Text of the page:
The Dark Knight

If you are reading this, you have the ability to communicate with the outside world, which means you are aware of The Dark Knight, the latest Batman movie, easily the most anticipated film of the year. It will boast staggering opening weekend sales and the critical reviews are the only things more inflated than the numbers. It certainly would be hard for any film to live up to hype such as this film is garnering, but, following the path laid out for it by its predecessor, Batman Begins, The Dark Knight certainly has every opportunity.

They say anticipation is sometimes better than fulfillment. Batman Begins was so good, left such a lasting impression on me, perhaps exactly because it was so unexpected. After almost two decades of cartoonish (literally) Batman movies, we were given a serious, moody, philosophical and deep interpretation of our hero, one that could creep into our dreams instead of grin on our lunchboxes. Batman Begins set us up with our character’s beginnings, established his motives and set the perfect prequel to what certainly will be a long line of films where he will be fighting the villains that plague Gotham City. Naturally, when the first of these films comes along, The Dark Knight, it is goosebump-city. No more set-up. No more character establishment. Let’s just get to the good stuff. Let’s see our good guy fight the bad guys.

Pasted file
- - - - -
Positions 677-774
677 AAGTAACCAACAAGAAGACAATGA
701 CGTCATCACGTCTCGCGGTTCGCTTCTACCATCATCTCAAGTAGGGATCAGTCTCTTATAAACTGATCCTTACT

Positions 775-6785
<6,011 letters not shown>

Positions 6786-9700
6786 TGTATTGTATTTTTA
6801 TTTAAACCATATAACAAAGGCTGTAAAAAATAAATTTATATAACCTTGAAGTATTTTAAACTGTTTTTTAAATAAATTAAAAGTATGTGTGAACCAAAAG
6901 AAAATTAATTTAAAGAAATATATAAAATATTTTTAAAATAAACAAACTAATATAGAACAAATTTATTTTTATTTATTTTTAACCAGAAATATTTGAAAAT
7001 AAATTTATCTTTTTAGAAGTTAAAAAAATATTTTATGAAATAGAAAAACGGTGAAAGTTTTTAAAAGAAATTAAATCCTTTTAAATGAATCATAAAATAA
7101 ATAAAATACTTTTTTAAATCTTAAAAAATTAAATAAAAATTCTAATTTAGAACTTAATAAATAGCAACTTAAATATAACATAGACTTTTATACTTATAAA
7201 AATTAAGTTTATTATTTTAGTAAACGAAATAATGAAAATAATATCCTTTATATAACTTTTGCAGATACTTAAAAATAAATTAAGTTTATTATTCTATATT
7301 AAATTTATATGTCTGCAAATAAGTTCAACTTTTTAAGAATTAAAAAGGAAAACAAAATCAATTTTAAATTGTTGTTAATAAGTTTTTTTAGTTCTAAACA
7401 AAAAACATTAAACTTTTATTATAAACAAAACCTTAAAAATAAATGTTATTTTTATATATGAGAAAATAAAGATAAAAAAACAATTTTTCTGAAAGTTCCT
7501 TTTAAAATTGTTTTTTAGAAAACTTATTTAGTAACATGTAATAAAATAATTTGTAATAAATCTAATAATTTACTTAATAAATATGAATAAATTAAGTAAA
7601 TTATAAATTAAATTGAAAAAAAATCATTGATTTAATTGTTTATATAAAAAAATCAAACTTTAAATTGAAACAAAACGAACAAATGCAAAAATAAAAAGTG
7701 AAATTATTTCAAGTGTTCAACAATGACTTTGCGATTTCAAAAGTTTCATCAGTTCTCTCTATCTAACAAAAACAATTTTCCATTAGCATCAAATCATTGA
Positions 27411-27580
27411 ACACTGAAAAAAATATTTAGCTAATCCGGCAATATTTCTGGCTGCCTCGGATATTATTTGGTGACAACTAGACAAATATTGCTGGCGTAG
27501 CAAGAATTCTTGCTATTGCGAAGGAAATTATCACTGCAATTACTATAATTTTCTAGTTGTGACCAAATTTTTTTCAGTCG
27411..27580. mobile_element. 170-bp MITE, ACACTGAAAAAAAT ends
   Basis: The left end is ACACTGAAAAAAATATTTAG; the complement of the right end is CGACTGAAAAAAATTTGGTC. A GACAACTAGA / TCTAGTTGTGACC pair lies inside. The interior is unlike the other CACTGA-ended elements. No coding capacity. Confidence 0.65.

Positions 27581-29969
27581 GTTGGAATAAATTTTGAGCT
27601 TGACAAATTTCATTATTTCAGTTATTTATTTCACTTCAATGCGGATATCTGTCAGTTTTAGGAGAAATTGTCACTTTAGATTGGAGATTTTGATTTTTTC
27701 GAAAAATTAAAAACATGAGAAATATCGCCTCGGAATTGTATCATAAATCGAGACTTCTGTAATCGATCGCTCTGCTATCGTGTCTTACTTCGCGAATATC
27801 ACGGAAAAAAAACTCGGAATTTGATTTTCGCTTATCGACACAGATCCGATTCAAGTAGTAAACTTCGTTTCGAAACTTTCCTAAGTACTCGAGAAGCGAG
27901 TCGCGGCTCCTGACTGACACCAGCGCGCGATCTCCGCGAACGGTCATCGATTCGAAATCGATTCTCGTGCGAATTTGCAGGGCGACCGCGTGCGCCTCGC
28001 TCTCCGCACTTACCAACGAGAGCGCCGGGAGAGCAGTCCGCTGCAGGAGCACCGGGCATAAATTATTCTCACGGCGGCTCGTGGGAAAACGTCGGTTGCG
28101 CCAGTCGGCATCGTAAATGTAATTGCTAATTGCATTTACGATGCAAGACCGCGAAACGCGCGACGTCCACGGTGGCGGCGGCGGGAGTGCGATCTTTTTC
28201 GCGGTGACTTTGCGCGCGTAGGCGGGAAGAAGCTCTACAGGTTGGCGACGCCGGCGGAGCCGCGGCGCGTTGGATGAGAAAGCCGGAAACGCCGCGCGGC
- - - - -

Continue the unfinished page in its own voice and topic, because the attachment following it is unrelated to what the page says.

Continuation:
But that’s what’s so great about Batman. He’s more complicated than that. To call him a reluctant superhero would be putting it mildly. Spider-Man has low self-esteem and just wants to be loved. Superman is an alien with a superiority complex. Batman, however, feels obligated. He’s guilty, he’s vengeful, he’s bitter. He has issues. So, his personal journey, his character development, if you will, continues to be a focal point throughout, which makes this franchise so potent, so un-cartoony. Story and script are crucial pieces and The Dark Knight does not disappoint. Penned by director Christopher Nolan and his brother Jonathan, with story by David S. Goyer, The Dark Knight establishes Gotham’s newest District Attorney, Harvey Dent, played by Aaron Eckhart, as an idealistic (un-masked) crime-fighter, and Batman’s optimistic hope for the future. Almost like Michael Corleone hoping he can make the Family legitimate, Batman desperately wants to put his mask away and return the law-enforcing to the people, but only if he knows and trusts it can be done in a way he can believe in. But there is always the crux of it for Batman—what can he ever believe in—or trust? Dent and Batman join forces to fight the Mob and a unique criminal plaguing the city in the form of a clown-faced bank robber known as The Joker. This Joker takes a particular interest in Batman and his attempts to draw him out, physically and emotionally, make for riveting theatre as the film pits villain versus hero in a wild ride of stunts, mind games and story twists.